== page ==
Samuel Beckett, the great 20th century Irish playwright, wrote in a highly musical language but his plays don't feature music. Now, a new evening of theater called "Sounding Beckett" offers three of his short plays, followed by new pieces of music inspired by them. Jeff Lunden has the story.

JEFF LUNDEN, BYLINE: It all began last year when the Library of Congress presented Samuel Beckett's "Ohio Impromptu" and a piece of music by composer Dina Koston, which responded to the text. A New York group, the Cygnus Ensemble, played the music and Washington, D.C. director Joy Zinoman staged the play, for one night only.

JOY ZINOMAN: And when it was over, Bill Anderson, the head of the Cygnus Ensemble, said to me, might you be interested in taking this to New York? And I said, an 11-minute play, in New York? Where in New York is that going to happen? And he said, well, maybe you could choose two more that could go with it.

LUNDEN: And "Sounding Beckett" was born.


LUNDEN: Samuel Beckett's style has a lot in common with contemporary classical music. It strips away ornaments to reveal an emotional essence. "Sounding Beckett" features three evocative, memory-laden plays from the playwright's final years.

ZINOMAN: And they're united by various things. First of all, they have ghosts or shades or semblances or mysterious figures in them.

LUNDEN: Cygnus Ensemble music director William Anderson thought Beckett's sometimes cryptic modernist work would appeal to some of his composer friends.

WILLIAM ANDERSON: And I often approached with the question: do you think that the Beckett audience could be good new music audience? That was how I approached the whole project.

LUNDEN: Each of the plays has some sort of rhythmic component. In "Footfalls," a woman paces the floor like a caged animal, nine steps back and forth, as she interacts with her unseen mother. There's even sandpaper attached to her shoes to make the pacing louder.


UNIDENTIFIED WOMAN: Sequel. A little later, when she was quite forgotten, she began to. A little later, when as though she had never been. It, never been. She began to walk.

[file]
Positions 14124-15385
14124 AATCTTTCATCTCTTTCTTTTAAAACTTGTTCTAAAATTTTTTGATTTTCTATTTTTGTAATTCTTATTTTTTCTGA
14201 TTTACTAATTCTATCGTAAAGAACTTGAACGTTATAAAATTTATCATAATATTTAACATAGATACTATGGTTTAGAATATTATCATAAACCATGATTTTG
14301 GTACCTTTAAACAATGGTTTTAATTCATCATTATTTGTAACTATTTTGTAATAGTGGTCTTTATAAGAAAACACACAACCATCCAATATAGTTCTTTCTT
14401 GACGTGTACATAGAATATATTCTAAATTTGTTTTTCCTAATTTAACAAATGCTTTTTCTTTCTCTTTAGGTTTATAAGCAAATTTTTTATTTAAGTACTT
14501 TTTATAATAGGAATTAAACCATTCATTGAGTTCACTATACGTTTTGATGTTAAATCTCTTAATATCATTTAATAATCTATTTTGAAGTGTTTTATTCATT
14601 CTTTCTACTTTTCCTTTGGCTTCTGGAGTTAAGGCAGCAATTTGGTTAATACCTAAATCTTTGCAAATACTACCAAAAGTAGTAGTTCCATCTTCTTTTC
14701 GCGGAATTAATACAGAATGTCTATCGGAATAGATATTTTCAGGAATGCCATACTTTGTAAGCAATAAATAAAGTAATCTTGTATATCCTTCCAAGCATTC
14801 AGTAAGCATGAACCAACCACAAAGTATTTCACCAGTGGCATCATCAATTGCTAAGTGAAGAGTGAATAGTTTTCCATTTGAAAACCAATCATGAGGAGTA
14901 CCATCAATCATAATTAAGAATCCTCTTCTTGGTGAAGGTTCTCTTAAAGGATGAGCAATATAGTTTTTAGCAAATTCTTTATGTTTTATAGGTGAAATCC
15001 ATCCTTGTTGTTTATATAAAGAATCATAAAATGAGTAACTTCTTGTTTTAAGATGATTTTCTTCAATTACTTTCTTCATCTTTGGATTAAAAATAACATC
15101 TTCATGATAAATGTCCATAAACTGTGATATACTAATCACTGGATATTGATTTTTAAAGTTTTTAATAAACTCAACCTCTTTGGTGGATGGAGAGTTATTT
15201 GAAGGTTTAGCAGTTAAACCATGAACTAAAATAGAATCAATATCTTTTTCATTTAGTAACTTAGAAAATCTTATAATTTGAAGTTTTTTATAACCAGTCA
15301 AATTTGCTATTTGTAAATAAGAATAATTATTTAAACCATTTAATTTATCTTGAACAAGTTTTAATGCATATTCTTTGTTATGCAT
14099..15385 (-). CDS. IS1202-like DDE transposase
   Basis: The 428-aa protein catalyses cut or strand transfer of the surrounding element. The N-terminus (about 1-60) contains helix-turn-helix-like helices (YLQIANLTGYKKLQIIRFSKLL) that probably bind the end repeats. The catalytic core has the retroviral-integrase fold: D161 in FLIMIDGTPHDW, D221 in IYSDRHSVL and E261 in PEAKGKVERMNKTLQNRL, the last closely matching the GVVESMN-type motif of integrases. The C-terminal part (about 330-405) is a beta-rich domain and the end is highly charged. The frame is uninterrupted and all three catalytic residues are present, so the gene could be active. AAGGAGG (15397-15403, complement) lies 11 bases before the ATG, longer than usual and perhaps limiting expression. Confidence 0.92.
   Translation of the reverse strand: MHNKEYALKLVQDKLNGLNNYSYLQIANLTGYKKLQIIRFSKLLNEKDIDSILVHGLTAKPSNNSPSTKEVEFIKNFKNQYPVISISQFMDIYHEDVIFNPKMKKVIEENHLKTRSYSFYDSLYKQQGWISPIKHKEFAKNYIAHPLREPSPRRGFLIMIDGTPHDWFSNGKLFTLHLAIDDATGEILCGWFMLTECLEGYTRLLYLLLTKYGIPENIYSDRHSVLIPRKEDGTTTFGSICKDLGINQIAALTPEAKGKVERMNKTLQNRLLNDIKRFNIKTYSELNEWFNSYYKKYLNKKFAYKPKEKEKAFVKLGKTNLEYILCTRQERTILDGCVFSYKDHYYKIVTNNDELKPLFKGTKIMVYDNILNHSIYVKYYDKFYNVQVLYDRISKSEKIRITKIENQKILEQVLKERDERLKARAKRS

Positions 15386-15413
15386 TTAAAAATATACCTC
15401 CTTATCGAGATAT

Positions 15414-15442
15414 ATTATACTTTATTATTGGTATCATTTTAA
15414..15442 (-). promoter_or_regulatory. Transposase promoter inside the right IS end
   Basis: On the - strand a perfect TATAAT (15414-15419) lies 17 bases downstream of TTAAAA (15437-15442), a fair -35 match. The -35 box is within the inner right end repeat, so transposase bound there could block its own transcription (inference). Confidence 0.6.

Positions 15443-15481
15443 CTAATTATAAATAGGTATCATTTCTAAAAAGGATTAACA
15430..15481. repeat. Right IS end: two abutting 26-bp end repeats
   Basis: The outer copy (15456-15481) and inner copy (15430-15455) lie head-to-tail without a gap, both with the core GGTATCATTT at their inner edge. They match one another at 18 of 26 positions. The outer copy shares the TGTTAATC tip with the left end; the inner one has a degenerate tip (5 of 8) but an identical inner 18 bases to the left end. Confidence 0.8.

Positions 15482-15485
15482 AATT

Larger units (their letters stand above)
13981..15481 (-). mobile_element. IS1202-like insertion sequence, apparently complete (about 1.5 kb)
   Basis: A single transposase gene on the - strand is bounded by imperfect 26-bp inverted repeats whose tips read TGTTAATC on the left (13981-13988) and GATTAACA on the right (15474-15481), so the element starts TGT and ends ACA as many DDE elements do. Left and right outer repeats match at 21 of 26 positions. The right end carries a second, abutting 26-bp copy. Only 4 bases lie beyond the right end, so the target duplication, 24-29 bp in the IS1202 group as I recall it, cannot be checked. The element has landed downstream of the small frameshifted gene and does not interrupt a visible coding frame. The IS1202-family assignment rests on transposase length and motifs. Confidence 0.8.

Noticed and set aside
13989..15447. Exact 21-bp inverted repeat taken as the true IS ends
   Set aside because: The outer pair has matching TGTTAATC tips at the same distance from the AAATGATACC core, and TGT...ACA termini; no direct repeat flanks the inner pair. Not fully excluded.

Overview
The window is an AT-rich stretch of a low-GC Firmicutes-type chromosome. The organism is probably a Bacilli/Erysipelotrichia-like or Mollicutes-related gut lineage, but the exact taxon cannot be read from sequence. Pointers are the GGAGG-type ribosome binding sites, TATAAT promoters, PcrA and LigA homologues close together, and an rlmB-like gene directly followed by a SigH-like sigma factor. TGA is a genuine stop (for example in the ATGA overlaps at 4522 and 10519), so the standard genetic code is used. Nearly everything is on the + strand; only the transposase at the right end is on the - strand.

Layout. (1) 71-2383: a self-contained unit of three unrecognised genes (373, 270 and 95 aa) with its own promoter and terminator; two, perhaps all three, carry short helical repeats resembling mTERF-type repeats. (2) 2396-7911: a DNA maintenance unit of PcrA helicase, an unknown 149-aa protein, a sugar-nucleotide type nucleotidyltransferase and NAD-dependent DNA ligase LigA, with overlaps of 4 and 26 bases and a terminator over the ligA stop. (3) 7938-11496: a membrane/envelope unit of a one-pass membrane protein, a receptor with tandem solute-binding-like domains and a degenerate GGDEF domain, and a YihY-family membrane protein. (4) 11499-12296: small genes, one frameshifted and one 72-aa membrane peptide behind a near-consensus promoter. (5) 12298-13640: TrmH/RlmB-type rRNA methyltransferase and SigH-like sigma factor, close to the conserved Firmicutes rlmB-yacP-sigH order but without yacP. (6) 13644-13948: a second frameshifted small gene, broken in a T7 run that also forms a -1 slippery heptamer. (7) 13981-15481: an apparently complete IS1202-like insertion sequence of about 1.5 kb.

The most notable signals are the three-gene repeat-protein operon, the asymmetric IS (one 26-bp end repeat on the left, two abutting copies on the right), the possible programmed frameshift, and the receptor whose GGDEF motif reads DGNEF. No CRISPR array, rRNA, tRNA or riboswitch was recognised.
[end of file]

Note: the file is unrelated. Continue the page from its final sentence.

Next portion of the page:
LUNDEN: And here's Chester Bicardi's musical interpretation of the play, with guitar plinks to represent the pacing.


LUNDEN: "Ohio Impromptu" features two characters seated at a table dressed exactly alike. One is silent, the other reads from a book. The silent character knocks on the table, explains composer Scott Johnson.

SCOTT JOHNSON: Every time the silent character knocks, the speaking character has to stop and repeat what he just said.


UNIDENTIFIED MAN: Little is left to tell. One night, as he sat trembling, head in hands, from head to foot, a man appeared to him and said I have been sent by - and here he named the dear name - to comfort you.

LUNDEN: So Johnson's put knocks and repetition in the music.


LUNDEN: But Johnson says it wasn't all about literal interpretation of the text.

JOHNSON: And I felt like I had a choice between reacting to the flat, subdued surface of the play and the more colorful language. Well, I voted with my feet and went for the language and there are moments in this that are sort of uproarious in a way that the play is not.


LUNDEN: All told, William Anderson brought in six composers for the project, so there are two separate programs and adventurous audiences can compare different composers' takes on the plays.

ANDERSON: And I have to say that the results, I'm still discovering just how rich the connections are.

LUNDEN: "Sounding Beckett" runs at the Classic Stage Company off-Broadway through September 23rd. For NPR News, I'm Jeff Lunden in New York.


CORNISH: To hear excerpts from the plays and the music inspired by them, go to

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